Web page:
Australia’s first community-owned renewable energy retailer, Enova, is about to open its doors in Byron Bay after raising $3.8 million from 1,090 investors.
Seventy-five per cent of the voting shares are held on the NSW north coast, but chair Alison Crook said the company had attracted investors from every state and territory in Australia.
The former Monash University deputy vice-chancellor of resources said the company had hoped to raise $4 million, but had a minimum subscription level of $3 million.
“To raise the capital, we established ourselves as a social enterprise but it is a limited company, which means it’s a public company not listed on the stock exchange,” Ms Crook said.
“Our retail licence was dependent upon us reaching our minimum subscription, so we opened the capital raising on August 27 and by December 15 we were almost there with $3.2 million, but by the close-off it suddenly went crazy.”
Not-for-profit Arm to Help Low Income Earners
Enova’s first office will be opened in Byron Bay this month, with 18 jobs created.
The company’s licence allows it to serve regional areas from Queensland to South Australia, but Ms Crook said Enova would initially focus on northern New South Wales.
“There are a number of parts to the organisation,” Ms Crook said.
“There’s a trading arm that involves getting the retail happening, and making sure that we start the business that’s involved in giving advice and doing installation and management of renewable energy technologies.
“We can start the advice, installation and maintenance of renewable technologies right away, but in the retail side we have to complete an enormous amount of establishment and training before we can offer the service.
“We will be aiming to be offering services and trialling them in March.”
Enova will also have a not-for-profit arm.
“That involves us working to ensure the whole of the community can come with us as we move into a renewable future,” Ms Crook said.
“There are a lot of people struggling to pay existing power bills. There are people in social housing and people who are in what’s called ‘energy poverty’.
“We will be working to obtain grants from government and philanthropic funds, and to work with social housing providers and other people in the community who are looking after those on low incomes, to ensure we can offer services and get installations happening for people who would otherwise think ‘renewable is out of my reach’.”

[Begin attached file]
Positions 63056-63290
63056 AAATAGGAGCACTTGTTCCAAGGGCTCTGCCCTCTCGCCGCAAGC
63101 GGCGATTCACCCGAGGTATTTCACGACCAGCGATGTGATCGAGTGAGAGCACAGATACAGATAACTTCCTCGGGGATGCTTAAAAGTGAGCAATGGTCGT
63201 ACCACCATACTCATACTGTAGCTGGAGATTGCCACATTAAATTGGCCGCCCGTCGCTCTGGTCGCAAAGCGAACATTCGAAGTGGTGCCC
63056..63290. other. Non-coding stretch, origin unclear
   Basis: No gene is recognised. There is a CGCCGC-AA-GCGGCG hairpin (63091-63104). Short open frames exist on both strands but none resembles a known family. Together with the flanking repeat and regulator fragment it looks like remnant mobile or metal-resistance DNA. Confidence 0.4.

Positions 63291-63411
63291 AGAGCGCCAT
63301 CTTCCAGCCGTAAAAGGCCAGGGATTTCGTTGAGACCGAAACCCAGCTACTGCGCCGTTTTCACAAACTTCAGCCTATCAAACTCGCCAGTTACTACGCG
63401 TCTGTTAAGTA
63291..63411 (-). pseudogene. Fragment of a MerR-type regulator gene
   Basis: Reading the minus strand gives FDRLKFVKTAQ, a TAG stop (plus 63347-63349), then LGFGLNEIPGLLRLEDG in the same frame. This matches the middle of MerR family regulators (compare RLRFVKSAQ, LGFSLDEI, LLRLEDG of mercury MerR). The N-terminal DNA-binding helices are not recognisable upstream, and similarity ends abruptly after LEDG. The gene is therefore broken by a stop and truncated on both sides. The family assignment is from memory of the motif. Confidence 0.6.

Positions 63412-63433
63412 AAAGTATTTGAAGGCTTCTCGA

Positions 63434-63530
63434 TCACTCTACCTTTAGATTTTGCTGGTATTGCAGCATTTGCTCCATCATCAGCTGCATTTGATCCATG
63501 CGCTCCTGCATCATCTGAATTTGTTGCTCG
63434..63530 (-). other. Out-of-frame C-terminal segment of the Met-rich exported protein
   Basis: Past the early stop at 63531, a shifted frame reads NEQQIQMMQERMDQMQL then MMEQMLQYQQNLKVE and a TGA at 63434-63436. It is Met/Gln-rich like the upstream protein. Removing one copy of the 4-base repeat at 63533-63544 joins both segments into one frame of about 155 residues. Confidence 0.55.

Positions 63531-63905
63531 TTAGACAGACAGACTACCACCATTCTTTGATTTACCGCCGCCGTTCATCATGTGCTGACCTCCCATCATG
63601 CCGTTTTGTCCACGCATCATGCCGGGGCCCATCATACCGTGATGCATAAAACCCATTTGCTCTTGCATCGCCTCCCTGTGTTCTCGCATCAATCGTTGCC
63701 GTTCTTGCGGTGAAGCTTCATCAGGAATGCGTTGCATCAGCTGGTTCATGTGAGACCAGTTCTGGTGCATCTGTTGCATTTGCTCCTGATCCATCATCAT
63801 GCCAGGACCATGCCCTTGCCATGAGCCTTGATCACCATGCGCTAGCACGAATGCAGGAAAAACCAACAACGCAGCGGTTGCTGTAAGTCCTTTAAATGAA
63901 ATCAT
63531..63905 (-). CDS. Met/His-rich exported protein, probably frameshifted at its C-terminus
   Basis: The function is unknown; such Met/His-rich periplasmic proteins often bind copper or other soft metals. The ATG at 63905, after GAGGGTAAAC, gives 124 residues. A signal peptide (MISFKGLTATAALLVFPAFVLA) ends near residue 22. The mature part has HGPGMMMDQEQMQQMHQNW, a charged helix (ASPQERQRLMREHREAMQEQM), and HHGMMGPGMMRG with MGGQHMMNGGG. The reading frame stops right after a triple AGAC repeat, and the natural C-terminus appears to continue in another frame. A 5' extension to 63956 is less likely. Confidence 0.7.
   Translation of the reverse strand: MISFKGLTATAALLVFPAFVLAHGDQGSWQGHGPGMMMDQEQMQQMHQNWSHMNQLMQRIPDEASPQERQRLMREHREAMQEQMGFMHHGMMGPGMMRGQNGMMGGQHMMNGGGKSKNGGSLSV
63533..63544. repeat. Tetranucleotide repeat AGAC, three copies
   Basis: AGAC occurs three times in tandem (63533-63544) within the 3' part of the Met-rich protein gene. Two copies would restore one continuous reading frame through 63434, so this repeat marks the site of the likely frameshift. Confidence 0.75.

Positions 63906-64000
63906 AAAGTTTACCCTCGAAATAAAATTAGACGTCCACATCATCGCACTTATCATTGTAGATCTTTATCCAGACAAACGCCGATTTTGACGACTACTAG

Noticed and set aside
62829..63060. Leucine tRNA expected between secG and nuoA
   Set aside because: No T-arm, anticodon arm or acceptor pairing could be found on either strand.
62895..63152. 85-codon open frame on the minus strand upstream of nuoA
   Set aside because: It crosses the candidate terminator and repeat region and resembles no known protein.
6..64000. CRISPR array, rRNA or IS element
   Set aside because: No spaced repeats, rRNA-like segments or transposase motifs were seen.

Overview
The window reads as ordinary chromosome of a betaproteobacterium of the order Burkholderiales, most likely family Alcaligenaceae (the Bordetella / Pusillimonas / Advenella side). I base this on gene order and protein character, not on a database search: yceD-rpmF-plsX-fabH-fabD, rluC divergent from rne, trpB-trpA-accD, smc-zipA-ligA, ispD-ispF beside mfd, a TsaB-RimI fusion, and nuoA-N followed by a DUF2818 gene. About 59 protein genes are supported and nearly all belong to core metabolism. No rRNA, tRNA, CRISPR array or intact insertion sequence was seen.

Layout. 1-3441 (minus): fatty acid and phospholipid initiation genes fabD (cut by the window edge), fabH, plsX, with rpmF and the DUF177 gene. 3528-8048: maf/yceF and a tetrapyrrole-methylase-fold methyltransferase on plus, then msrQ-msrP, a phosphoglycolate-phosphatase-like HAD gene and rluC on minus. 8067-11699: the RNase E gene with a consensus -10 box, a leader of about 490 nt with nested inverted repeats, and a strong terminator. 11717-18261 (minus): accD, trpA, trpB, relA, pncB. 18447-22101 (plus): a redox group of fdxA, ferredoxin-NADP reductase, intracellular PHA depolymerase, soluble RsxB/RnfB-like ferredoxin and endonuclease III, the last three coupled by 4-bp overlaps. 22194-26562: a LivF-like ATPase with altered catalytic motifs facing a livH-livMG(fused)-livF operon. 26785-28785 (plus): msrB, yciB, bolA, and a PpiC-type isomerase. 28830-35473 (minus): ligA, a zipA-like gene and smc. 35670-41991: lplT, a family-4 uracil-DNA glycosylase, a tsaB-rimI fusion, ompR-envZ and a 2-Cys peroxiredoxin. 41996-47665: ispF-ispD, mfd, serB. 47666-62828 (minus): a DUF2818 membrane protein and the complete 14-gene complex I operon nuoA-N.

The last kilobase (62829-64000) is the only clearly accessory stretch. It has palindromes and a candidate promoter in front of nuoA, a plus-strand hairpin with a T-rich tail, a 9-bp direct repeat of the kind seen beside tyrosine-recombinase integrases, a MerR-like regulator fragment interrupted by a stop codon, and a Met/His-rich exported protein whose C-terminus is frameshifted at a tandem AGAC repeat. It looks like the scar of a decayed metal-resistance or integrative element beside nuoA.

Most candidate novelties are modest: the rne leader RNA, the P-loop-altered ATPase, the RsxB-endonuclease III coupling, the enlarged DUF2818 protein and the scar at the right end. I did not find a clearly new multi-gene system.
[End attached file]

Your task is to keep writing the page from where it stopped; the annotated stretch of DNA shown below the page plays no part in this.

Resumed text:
h1. Energy Sourcing From The Grid
Enova will begin by buying renewable energy from the grid to sell to customers.
“All of the energy you use in your house comes from the grid. It comes through your energy distributor and the poles and the wires, and the grid doesn’t distinguish between green and black electrons,” Ms Crook said.
“So, what we do is we buy from the national energy market and sell to you; it comes through the grid.
“In order for you to have renewable energy, we enter into agreements to purchase green power from accredited renewable energy providers, so that whenever we are selling you energy we are offsetting that with green energy certificates.”
Ms Crook said Enova also hoped to increasingly buy from local renewable energy generators.
“What we hope to be doing is facilitating the development of community-scale renewable generation,” she said.
“Some of that will be on the north coast, some will be close by, some will be further away.
“We’ll be assisting and purchasing from renewable energy providers and helping them to get off the ground.”
h1. Company inspired by Bentley blockade
Ms Crook said the anti-coal seam gas movement, particularly the Bentley blockade, had inspired herself and three others to turn the idea for Enova into action in 2014.
The three other co-founders were Enova CEO Steve Harris, who is a former senior manager with Origin Energy, solar installation expert Patrick Halliday, and marketing manager Melissa MacCourt.
Ms Crook said the four were also inspired by the lack of political leadership on environmental issues.
“This may have happened without the anti-coal seam gas movement, but certainly it gave an impetus because it showed that different groups in the community were aware of the need to protect water and food supplies above all else,” she said.
“Bentley showed that if the people came together they could stand up and protect the environment, but what’s been happening progressively is that people are realising if we are going to do anything in the environment we can’t wait for political leaders.
“It’s all about people power and people demonstrating at a local level that they can take control of things for themselves.”